Staff Assistance Visits

Programs and services are developed and delivered in accordance with the Strategy, and performance measures are captured on the Health Promotion quarterly reports, the PSP Managers’ monthly reports, and completed SAV reports. The key risk areas are identified on the SAV template, observations recorded, recommendations made, and follow-ups completed to rectify and/or mitigate future issues. This process is similar to the MAP format used by CRS to document and track management responses to audits and evaluations. PSP’s plan was to complete SAVs at four locations each year, and at any problem locations; this has not always been possible due to travel budget constraints. If SAVs are to be a key mechanism for program assessment and feedback, priority for funding these activities should be confirmed and funds set aside.

CRS Recommendation

8.         Management should assess the risk associated with not conducting SAVs or other feedback mechanisms, and then document whether they wish to accept the risk of not doing so.

OPI: CFMWS

Performance Measurement Reporting

Success and failure of CAF fitness testing is measured and reported from year to year in the DFIT Business Plan and Business Plan Report. Data from HLIS and Human Resource Management System also provide information for comparative analysis and reporting on program user information. Performance reviews are done annually for all PSP staff.

Feedback

PSP headquarters uses SharePoint (a tracking program with a discussion board), the monthly PSP Matrix reporting, teleconferences, working groups and an open-door policy to obtain feedback from the PSP staff in the field. PSP Managers are required to forward their monthly Matrix (which outlines all the PSP events and programs taking place at their location) to the National PSP Manager for compilation and review. Although some monthly PSP reports are more detailed than others, they serve as a method for keeping headquarters informed on delivery of fitness programs in the field; if these forms were standardized they could also act as a resource for other bases looking for ideas or best practices.  

Client feedback is sought from users of both health promotion and fitness programs in the form of program evaluation forms, and verbal and/or written comments, with a view to their being assessed by management. 

Remedial Training

The onus for addressing an unsuccessful fitness test result rests with the individual; however some local PSP staff has been proactive in identifying and developing remedial programming. In some cases, both Fitness and Health Promotion staff were involved by tracking the progress of individuals. Since the PER only reflects a Pass or Fail, and is not indicative of the number of attempts made or how many years the individual failed the first attempt, the risk is that unmotivated individuals may drain scarce resources if they are placed on remedial training year after year. Tracking failures may encourage consistent physical fitness training.

CRS Recommendation

9.         Track and assess the need for remedial training and implement when required.

OPI: CFMWS/DFIT

Follow-Up of 2005 Health Promotion Audit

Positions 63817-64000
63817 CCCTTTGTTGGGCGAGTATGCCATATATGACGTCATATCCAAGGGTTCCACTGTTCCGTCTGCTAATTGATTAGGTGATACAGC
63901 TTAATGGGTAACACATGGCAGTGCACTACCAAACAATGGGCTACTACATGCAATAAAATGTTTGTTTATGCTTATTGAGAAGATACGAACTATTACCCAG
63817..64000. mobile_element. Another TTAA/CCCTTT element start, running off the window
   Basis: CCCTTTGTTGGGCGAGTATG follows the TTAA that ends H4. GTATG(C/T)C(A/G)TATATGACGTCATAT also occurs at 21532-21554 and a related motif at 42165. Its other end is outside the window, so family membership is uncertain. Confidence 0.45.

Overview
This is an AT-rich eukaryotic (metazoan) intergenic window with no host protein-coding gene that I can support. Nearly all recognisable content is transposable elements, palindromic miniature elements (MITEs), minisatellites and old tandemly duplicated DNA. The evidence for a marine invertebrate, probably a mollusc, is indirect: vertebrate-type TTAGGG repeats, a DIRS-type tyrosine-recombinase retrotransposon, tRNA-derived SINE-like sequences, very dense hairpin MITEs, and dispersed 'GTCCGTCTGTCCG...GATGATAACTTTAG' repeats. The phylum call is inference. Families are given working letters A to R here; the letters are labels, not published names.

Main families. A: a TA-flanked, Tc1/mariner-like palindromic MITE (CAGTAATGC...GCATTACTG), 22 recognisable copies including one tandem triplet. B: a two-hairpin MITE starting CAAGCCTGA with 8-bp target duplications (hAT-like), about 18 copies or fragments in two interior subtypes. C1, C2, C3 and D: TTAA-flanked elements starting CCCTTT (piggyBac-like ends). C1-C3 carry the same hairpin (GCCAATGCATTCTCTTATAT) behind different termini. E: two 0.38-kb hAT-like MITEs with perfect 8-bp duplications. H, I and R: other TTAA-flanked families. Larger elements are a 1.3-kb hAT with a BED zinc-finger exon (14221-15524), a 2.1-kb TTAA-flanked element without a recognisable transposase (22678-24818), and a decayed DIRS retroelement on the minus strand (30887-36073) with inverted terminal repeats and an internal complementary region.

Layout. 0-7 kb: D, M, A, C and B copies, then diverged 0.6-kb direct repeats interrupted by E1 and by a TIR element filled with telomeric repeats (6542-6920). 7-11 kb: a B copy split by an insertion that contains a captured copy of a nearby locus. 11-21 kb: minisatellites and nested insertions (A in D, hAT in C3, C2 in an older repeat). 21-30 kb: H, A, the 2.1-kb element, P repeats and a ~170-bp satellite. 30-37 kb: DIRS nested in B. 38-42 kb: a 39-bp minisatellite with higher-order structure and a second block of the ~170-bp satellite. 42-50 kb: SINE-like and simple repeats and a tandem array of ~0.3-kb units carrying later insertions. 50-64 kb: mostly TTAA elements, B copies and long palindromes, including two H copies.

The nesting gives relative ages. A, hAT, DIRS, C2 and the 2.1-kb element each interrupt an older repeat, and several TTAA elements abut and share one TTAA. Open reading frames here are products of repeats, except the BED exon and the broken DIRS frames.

The Service Level Agreement needs to be refined.

All of the issues identified in the MAP, other than the SLA and the reporting framework, have been addressed sufficiently and are no longer of concern nor relevant.

Service Level Agreement

The current SLA between CFMWS and DGHS was signed in 2012. Although this SLA has addressed most of the outstanding issues noted in the 2005 audit, the Annex of this document needs to be refined. The body of the SLA refers to an Annex for staffing numbers at each of the Health Promotion offices across the country; however, the Annex is not titled, dated, nor definitive on the number of positions at each location. Although it is not specified in the SLA, the expectation of DGHS on CFMWS is that when there is insufficient budget provided by DGHS, (e.g., after a cost-of-living raise), positions will not be backfilled immediately to allow for the coverage of budget shortfalls. Financially, this may allow Health Promotion to operate within its prescribed budget, although in actual practice it may mean that some locations are disadvantaged due to staff shortages, and may be unable to provide all the programs outlined in the SLA. 

CRS Recommendation

10.       The Annex to the SLA should be formalized—with title, date, etc., and definitive numbers of staff for each location specified, even if it is necessary to specify optimum and minimum levels.

OPI: CFMWS and DGHS

Conclusion

In order to achieve the goal for CAF personnel to adopt more healthy lifestyles, the Strategy should be updated with a follow-up or revision document. That revision should include accountability, funding and resource requirements, and developing needs. 

Annex A—Management Action Plan

Assessment of the Strategy

CRS Recommendation

1.         A follow-up or revision document supporting the Strategy should be developed and disseminated, recognizing the progress to date and focusing/emphasizing the efforts still needed. The new document should include mechanisms for accountability, timelines, funding and support and should also clarify the extent to which families and retired members will be included in programming.